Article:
Edwin Díaz has been lights out for the Mets through the first two-thirds of the season, recently earning him his second All-Star appearance. Let’s take a look at his dominance through his first 45 appearances.
Edwin is striking out hitters at a historic rate this year. Díaz currently holds the best K% and Whiff% in baseball this season. He is currently posting a K/9 of 18.07 and a K% of 52.9%. If maintained, these marks would become the best all-time for a reliever over a full season. Díaz currently has the slight edge over Aroldis Chapman’s 52.5% K% and 17.67 K/9 with the Reds in 2014. In addition to the massive strikeout numbers, Díaz is walking 7.0% of hitters which is below his career rate. If he’s able to maintain these numbers, his K-BB% of 45.9% would also be the best relief season of all-time besting current leader, Craig Kimbrel, in 2012 and 2017.
It’s difficult to call this a breakout season for Díaz…he was brilliant in 2018. This is definitely a resurgence back into the upper echelon of relievers though. His 289 ERA+ would be the best mark of his career, as would his .082 FIP. He’s still the same pitcher he was 4 years ago—relying on his 100mph 4-seamer and his dastardly slider––but with a few minor tweaks.
The White Castle Special: Sliders!
Edwin’s slider has become his primary pitch this year and it’s paying dividends. He upped his slider usage from 37.8% in 2021 to 55.5% this year. That massive jump in usage is certainly no mistake; Díaz is throwing his best pitch earlier in counts and significantly more often. He’s leading hitters off with the slider more frequently than he ever has. This has resulted in a career-high (and major-league leading) first pitch strike rate of 71.3% (up 9.1% from last year). Additionally, he is throwing his slider more often than his fastball in 2-1 and 3-2 counts, showing how much confidence he has in that pitch. The -3.7 RV/100 on that slider makes it the 4th best pitch in baseball (min 50PA).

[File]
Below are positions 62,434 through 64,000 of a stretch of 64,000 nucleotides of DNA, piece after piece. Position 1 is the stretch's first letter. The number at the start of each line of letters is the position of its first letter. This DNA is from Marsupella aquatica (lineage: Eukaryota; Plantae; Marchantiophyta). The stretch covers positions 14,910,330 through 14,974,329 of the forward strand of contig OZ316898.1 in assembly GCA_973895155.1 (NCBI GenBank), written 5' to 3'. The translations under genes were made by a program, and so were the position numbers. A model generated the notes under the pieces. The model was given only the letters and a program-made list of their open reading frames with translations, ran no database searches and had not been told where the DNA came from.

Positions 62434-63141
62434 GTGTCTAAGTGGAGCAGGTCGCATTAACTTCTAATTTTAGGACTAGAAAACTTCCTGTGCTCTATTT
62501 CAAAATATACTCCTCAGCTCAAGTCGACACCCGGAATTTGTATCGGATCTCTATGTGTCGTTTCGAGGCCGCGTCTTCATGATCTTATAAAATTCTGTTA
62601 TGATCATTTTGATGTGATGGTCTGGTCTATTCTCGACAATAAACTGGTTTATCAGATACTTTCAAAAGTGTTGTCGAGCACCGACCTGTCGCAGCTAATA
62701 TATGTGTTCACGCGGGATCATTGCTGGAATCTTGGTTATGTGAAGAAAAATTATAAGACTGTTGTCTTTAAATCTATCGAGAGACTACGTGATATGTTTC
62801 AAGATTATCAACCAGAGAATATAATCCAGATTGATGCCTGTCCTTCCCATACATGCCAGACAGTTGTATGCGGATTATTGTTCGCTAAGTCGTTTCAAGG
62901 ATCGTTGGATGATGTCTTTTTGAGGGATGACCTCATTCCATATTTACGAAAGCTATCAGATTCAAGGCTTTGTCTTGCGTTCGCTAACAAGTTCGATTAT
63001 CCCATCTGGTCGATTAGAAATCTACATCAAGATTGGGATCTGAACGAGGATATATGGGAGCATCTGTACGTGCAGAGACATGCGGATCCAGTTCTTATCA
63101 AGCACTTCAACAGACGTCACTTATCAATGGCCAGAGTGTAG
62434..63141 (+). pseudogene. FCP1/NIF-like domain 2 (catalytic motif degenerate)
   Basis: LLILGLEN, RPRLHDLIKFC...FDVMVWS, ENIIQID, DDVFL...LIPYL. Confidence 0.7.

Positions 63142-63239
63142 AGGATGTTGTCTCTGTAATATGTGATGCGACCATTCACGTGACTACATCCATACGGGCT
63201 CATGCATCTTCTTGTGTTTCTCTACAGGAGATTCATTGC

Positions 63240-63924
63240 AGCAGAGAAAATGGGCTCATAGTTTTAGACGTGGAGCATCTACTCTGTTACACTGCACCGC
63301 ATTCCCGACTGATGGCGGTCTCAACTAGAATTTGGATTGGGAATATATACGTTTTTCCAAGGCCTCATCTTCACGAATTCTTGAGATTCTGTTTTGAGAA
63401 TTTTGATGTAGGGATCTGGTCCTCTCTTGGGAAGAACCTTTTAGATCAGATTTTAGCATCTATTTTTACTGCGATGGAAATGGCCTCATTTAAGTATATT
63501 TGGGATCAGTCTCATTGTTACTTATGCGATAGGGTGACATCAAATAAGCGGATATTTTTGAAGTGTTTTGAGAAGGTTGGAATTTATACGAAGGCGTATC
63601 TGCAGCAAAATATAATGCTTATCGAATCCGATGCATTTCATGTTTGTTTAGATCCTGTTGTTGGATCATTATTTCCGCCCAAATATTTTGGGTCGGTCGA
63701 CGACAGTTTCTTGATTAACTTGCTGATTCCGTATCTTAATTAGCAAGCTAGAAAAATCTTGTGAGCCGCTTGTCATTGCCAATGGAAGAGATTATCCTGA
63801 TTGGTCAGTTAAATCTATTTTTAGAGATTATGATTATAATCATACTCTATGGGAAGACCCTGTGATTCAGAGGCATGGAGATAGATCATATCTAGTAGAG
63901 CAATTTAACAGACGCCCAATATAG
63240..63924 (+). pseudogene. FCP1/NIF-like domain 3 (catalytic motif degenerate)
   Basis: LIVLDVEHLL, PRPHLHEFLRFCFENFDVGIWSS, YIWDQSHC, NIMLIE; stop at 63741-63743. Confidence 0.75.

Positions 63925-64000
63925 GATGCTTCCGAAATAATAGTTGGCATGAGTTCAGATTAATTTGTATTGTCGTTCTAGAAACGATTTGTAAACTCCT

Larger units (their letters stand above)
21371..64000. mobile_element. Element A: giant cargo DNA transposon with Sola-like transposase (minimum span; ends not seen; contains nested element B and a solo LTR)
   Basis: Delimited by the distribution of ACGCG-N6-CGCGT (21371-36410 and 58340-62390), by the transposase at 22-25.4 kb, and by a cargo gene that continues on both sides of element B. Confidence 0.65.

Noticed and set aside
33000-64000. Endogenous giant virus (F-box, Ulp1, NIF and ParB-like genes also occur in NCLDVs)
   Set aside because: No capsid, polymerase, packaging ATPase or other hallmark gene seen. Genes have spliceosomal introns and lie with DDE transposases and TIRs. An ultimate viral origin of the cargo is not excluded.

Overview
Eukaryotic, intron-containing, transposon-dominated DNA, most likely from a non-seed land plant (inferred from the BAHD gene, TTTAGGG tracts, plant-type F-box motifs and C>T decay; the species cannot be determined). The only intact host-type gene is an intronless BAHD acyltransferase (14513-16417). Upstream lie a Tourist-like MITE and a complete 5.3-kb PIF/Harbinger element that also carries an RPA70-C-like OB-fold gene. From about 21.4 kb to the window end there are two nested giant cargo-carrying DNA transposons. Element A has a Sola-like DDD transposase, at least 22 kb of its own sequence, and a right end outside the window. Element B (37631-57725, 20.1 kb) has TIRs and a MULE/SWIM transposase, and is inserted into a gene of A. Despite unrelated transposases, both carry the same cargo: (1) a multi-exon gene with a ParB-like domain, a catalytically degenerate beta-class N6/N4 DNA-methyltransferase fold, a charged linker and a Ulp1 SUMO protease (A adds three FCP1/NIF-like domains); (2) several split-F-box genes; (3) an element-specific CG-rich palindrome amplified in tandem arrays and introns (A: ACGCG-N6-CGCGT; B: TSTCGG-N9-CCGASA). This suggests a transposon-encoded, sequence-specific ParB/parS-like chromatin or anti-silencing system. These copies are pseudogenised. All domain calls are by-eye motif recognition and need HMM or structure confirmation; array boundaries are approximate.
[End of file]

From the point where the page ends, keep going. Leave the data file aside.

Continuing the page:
Control has never been the name of Díaz’s game. He could often be described as effectively wild. This year however, Edwin has found the control of his slider a bit. The heat maps below show he’s getting that slider down and away to right-handed hitters over half the time. His fastball control is still a bit all over the place. It’s not that important though, when you’re throwing 100mph with 13.5 inches of run and a wipe out slider in your back pocket. His lack of fastball control has to be one of the more daunting things about facing him. You may get 100mph chin music, or you may get a slider that falls off the table at the last second.
The Best of the Best
With Josh Hader struggling uncharacteristically this year, the case should be made that Díaz is currently the best closer in baseball. Ryan Helsley and Emmanuel Clase have a lower ERAs. Taylor Rogers has more saves, but with the game on the line? I am taking Edwin Díaz over any reliever in baseball. His 52.9% K% is 11.2% better than runner-up Devin Williams. His xFIP is .58, and the next closest reliever is Devin Williams at 2.01. His SIERA is 0.87; Andrés Muñoz is in second with a 1.78. Díaz has simply been in a class of his own. He has been utterly dominant, and is in the home stretch of one of the great seasons in reliever history.
Just for fun: Edwin Díaz since he last allowed a run: 18IP, 7H, 1BB, 38Ks.
**All stats as of 08/08/22
Featured Photo: @Mets on Twitter